January 3, 2009
It wasn’t tough for a protagonist in a Kundera novel to figure out if he/she were living in a police state. Looking out of the apartment window they could see agents of the state keeping a watch over them from a car parked in the street round the corner. Sometimes shady characters broke in and rummaged through shelves looking for letters or diary notes. Their phones were wiretapped and there was absolutely no way of knowing if the friend they met for a drink last night was an informer or not.
It was our age of innocence and Kafka wasn’t thought to be a realist. Under repressive regimes people lived in constant fear, but the terror they felt and the machinery that enforced it was tangible.
Not any more. We live in a time when information about our personal lives and behaviour are being gathered, stored and shared by governments and multinational corporations on a scale that no one ever thought was humanly possible.
In the name of fighting terrorism governments across the world have been creating new regulations that infinitely augment the state power of surveillance with no meaningful public or parliamentary debate.
The Information Technology (Amendment) Bill, 2006 passed by the Indian Parliament recently allows the government to intercept messages from mobile phones, computers and other communication devices to investigate any offence. Not just cognizable offence, the kind you witnessed in Mumbai 26/11, but any offence.
Any email you send, any message you text are now open to the prying eyes of the government. So are the contents of your computer you surfed in the privacy of your home.
Around 45 amendments have been made to the original Act, which now treats both publishers of online pornography and its consumers on equal footing. A law so sweeping in its powers that it allows a police officer in the rank of a sub-inspector to walk in or break in to the privacy of your home and see if you were surfing porn or not. It’s the personal morality of the official that will decide whether the picture/content you were looking at was lascivious or appeals to prurient interest.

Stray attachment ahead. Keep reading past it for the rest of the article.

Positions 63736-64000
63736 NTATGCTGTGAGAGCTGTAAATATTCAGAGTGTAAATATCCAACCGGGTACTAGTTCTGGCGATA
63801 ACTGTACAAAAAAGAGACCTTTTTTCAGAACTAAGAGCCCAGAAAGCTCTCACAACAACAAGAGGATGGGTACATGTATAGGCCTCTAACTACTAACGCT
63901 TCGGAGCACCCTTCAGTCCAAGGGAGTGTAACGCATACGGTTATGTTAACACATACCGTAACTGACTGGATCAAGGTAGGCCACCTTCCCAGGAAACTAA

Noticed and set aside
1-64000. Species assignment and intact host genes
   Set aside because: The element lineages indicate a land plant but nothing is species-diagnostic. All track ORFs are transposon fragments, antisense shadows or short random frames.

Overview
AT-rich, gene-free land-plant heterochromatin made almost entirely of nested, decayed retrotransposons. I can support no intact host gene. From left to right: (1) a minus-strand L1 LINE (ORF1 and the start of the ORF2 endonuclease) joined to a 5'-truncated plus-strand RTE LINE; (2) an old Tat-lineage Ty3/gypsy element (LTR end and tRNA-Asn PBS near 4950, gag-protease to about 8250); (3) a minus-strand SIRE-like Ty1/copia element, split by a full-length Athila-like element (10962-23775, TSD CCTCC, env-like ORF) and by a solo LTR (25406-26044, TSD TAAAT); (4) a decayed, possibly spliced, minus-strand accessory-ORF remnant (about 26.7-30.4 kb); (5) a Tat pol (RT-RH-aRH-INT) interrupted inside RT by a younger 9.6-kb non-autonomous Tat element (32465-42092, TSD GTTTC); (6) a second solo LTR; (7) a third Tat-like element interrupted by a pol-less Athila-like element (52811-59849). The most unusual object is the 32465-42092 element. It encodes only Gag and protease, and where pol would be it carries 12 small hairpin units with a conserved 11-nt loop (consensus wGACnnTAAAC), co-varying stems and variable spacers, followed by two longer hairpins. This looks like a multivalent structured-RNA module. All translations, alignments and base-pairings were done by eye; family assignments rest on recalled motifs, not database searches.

The amended Act also grants the state absolute power to block access to any website in the national interest. In short a total gag and surveillance act that doesn’t set any limits for law enforcers, or have inbuilt safeguards against misuse.
And if writing abstract legal language with hues of victorian morality can be considered an art form the architects of the new IT Act are nothing less than artists.
Thou shall not author a joke. Not even forward one
Any person who sends, by means of a computer resource or a communication device, — (a) any content that is grossly offensive or has menacing character; or (b) any content which he knows to be false, but for the purpose of causing annoyance, inconvenience, danger, obstruction, insult, injury, criminal intimidation, enmity, hatred or ill will… shall be punishable with imprisonment for a term which may extend to two years and with fine.
Thou shall not surf Bollywood news
Whoever publishes/ transmits/ causes to be published/ transmitted in the electronic form, any material which is lascivious or appeals to the prurient interest or if its effect is such as to tend to deprave and corrupt persons who are likely, having regard to all relevant circumstances, to read, see or hear the matter contained or embodied in it, shall be punished on first conviction with imprisonment of either prescription for a term which may extend to two years and with fine which may extend to five lakh rupees and in the event of second or subsequent conviction with imprisonment of either description for a term which may extend to five years and also with fine which may extend to ten lakh rupees.
Thou shall not watch porn
If the material is sexually explicit act or conduct then the punishment on first conviction is imprisonment which may extend to five years and a fine which may extend to ten lakh rupees. In the event of second or subsequent conviction imprisonment may extend to seven years and fine to ten lakh rupees.
But one has to admit that there is concern on part of the government on what could be the impact of the law on art and literature. So section 67 does not extend to any book, pamphlet, paper, writing, drawing, painting, representation or figure in electronic form, provided it is in the interest of science, literature, art or learning or religion. That means M.F Hussein can’t be framed under IT Act anymore, and that photos and videos are not considered art.
‘So what?’ is the familiar rhetoric. Why fear if you’ve got nothing to hide? Why should law abiding citizens be bothered about some ‘inevitable invasion’ into privacy in the wake of increasing terror attacks? After all the perpetrators of terror are known to use Internet and other modern communication tools to plan and execute deadly strikes like that happened in Mumbai.
There is only one answer and it is a Thomas Jefferson quote: Those who would give up essential liberty to purchase a little temporary safety deserve neither liberty nor safety.
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